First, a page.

Twitter Data Shows Major Increase in Gaming Engagement on Platform (Exclusive)

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July's 'Fortnite' World Cup was a trending topic on the social media platform

Tweets focusing on the gaming industry are on track for their biggest year yet.

Last week, following multiple mass shootings over the prior weekend, President Donald Trump held a press conference in which he condemned "gruesome and violent video games" for contributing to the "glorification of violence in our society." Within hours, hashtags such as #VideoGamesAreNottoBlame and #GamersAreGood began trending on Twitter in response to Trump's claims.

Gamers' response to President Trump was far from the first time a video game topic went viral on Twitter. In fact, it wasn't even the first time that week: The previous Thursday, streaming sensation Tyler "Ninja" Blevins shocked the gaming world when he announced he would be leaving Amazon's Twitch platform for Microsoft's nascent Mixer. Both Blevins himself and Mixer quickly became the fourth and second most-tweeted-about topics on Twitter globally that day. 

"It’s been crazy to look at the past couple weeks and see a huge influx of trends coming from gaming," Rishi Chadha, head of gaming content partnerships at Twitter, tells The Hollywood Reporter.

In 2019, gaming has exploded on the platform. More than 500 million gaming-related tweets were sent in the first half of the year, which has the site tracking a 20 percent growth year-over-year, a particularly notable milestone as 2018 marked the first year gaming topics topped 1 billion tweets. Meanwhile, the platform has seen nearly 700 million tweets year-to-date, which is a 30 percent increase year-over-year.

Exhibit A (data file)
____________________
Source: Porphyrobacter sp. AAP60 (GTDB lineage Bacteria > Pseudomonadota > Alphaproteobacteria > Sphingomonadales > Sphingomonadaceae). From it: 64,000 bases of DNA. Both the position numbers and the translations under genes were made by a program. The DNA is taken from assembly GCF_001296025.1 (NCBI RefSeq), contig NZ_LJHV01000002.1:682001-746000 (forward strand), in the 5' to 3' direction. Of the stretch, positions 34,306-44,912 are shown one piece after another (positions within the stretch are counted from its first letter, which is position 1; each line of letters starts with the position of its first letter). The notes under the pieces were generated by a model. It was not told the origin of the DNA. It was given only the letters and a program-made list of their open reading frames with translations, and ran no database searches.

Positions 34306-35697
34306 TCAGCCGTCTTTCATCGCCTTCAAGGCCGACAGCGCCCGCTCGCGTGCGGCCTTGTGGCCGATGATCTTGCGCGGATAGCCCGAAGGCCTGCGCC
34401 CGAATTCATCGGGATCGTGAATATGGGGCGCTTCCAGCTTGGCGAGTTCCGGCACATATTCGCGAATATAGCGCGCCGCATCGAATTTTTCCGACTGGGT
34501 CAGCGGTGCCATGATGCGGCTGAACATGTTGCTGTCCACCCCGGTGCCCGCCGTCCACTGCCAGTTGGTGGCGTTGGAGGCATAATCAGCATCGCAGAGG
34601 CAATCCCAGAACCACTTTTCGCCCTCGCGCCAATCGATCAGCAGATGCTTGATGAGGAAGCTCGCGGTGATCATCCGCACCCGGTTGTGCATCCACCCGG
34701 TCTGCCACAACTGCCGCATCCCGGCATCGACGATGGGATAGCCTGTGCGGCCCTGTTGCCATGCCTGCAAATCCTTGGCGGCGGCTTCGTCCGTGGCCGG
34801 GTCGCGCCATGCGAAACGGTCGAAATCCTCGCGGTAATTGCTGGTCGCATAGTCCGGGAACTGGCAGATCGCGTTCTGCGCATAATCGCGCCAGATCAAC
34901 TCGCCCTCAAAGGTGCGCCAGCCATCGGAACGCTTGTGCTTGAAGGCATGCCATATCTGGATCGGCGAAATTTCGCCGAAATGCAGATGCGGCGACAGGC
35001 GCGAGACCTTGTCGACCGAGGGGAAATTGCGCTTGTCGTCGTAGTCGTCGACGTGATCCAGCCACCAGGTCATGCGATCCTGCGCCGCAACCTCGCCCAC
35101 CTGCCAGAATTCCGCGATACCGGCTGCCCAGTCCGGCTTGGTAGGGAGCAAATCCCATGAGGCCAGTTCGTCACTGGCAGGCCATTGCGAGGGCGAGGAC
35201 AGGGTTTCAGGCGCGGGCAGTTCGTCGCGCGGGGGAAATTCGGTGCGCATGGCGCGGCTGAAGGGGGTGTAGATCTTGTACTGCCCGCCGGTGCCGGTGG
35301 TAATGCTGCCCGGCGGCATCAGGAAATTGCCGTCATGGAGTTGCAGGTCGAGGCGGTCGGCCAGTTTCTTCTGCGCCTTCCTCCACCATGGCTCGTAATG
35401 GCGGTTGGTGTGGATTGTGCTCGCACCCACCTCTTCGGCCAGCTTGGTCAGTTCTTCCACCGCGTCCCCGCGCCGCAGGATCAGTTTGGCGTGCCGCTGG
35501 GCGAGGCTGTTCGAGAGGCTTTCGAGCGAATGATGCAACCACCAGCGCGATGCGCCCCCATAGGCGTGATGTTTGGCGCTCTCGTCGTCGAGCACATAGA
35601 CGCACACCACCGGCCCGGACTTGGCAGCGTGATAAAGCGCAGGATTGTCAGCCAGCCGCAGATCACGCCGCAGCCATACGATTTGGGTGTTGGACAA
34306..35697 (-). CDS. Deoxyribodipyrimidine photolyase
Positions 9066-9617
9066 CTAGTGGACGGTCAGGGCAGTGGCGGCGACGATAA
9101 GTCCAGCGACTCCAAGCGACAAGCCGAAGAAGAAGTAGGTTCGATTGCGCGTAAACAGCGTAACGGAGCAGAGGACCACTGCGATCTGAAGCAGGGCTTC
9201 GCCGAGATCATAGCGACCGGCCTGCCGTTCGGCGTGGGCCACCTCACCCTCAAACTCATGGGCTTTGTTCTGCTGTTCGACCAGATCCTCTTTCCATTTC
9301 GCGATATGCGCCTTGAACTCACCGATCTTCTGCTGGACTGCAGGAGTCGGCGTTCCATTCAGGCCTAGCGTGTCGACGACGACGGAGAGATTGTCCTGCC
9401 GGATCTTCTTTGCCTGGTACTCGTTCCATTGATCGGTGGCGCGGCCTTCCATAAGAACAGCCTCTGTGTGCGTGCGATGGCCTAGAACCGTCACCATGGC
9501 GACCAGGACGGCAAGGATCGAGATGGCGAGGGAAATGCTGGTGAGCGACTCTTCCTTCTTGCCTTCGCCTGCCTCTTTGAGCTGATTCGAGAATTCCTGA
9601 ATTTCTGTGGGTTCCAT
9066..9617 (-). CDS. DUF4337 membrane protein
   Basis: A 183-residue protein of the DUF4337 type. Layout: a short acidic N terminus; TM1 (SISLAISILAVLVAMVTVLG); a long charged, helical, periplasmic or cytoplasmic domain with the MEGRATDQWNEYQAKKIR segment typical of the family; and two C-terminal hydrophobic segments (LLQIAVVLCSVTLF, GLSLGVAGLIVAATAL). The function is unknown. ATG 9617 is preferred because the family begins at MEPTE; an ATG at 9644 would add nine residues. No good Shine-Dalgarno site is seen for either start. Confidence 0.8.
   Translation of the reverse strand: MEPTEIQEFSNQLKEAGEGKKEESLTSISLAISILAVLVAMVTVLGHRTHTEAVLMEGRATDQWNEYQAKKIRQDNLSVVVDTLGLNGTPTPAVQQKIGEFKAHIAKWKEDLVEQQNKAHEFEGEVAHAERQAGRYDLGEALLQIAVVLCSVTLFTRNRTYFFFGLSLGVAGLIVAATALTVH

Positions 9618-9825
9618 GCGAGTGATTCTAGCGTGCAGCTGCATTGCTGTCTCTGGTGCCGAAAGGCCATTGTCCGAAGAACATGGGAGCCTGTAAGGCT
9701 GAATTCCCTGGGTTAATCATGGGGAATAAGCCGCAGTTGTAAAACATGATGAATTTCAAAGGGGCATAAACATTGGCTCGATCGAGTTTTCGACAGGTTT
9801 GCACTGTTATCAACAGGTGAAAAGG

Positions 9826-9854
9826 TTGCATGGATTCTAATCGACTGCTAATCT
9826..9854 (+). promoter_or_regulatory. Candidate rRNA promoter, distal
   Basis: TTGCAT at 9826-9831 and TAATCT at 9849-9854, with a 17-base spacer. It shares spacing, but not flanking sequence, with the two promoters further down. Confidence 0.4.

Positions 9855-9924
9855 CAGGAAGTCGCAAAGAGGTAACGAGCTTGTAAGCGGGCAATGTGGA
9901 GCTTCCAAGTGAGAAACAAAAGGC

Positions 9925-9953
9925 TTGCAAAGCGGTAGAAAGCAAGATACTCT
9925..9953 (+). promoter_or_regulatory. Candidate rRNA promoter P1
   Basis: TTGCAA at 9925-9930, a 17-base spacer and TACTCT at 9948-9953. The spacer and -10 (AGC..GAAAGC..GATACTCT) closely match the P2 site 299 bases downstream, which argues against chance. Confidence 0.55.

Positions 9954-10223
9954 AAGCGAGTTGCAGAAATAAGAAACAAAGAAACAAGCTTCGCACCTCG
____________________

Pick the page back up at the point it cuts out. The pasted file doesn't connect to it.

There has also been an increase in where the conversations are coming from. In 2019, there has been a 15 percent increase in unique accounts talking about games on Twitter, signaling a wider swath of users entering the space. 

"Gaming is dominating the trend, nonstop," says Chadha. One major factor, says Chadha, is how global the topic has become on the platform. "The U.S. has been the country that seems to be tweeting the most about gaming, but in the past year we’ve actually seen Japan grow and take the No. 1 spot. That’s something we’re digging into, but it really speaks to how gaming is global."

A number of major e-sports events have also been driving the trend recently. Last week's EVO 2019 tournament in Las Vegas was a trending topic worldwide, while the first annual Fortnite World Cup at the end of July dominated the platform, with the event itself trending along with its competitors, including 16-year-old champion Kyle "Bugha" Giersdorf, who took home the $3 million grand prize.

To handle the increased focus on gaming, Twitter launched the Twitter Gaming handle in 2015, which is handled internally by members of the company's social media team. It has grown to over 900,000 followers.

"The editorial people behind the [Twitter Gaming handle] identify what is most user-facing content," says Chadha. By identifying and highlighting trending topics through the handle, the Twitter Gaming account aims to be the "authority for gaming content" on the platform, according to Chadha. 

Twitter Gaming helps boost content creators, e-sports organizations and game studios working in the industry, but unlike past efforts on Twitter with marquee brands such as the NFL (the platform previously streamed Thursday Night Football games), Chadha sees live content as a "complement to the conversation."

"No matter what the game is or what the broadcast is, people come to Twitter to talk about it. We own that conversation exclusively and people are using us as a second-screen experience," says Chadha. "I’m not looking to focus on live, exclusive rights for gaming content, but if our partners are looking to further distribution we’re going to work with them to make sure it’s as successful as possible."

While other tech giants such as Google, Apple and Snapchat launch their own gaming platforms and studios, Chadha says Twitter is content with being the hub for conversation around the industry. When asked if Twitter had plans to launch its own version of a Google Stadia, Apple Arcade or Snap Games, Chadha simply says, "No, but I hope everyone comes to our platform to tweet about those games."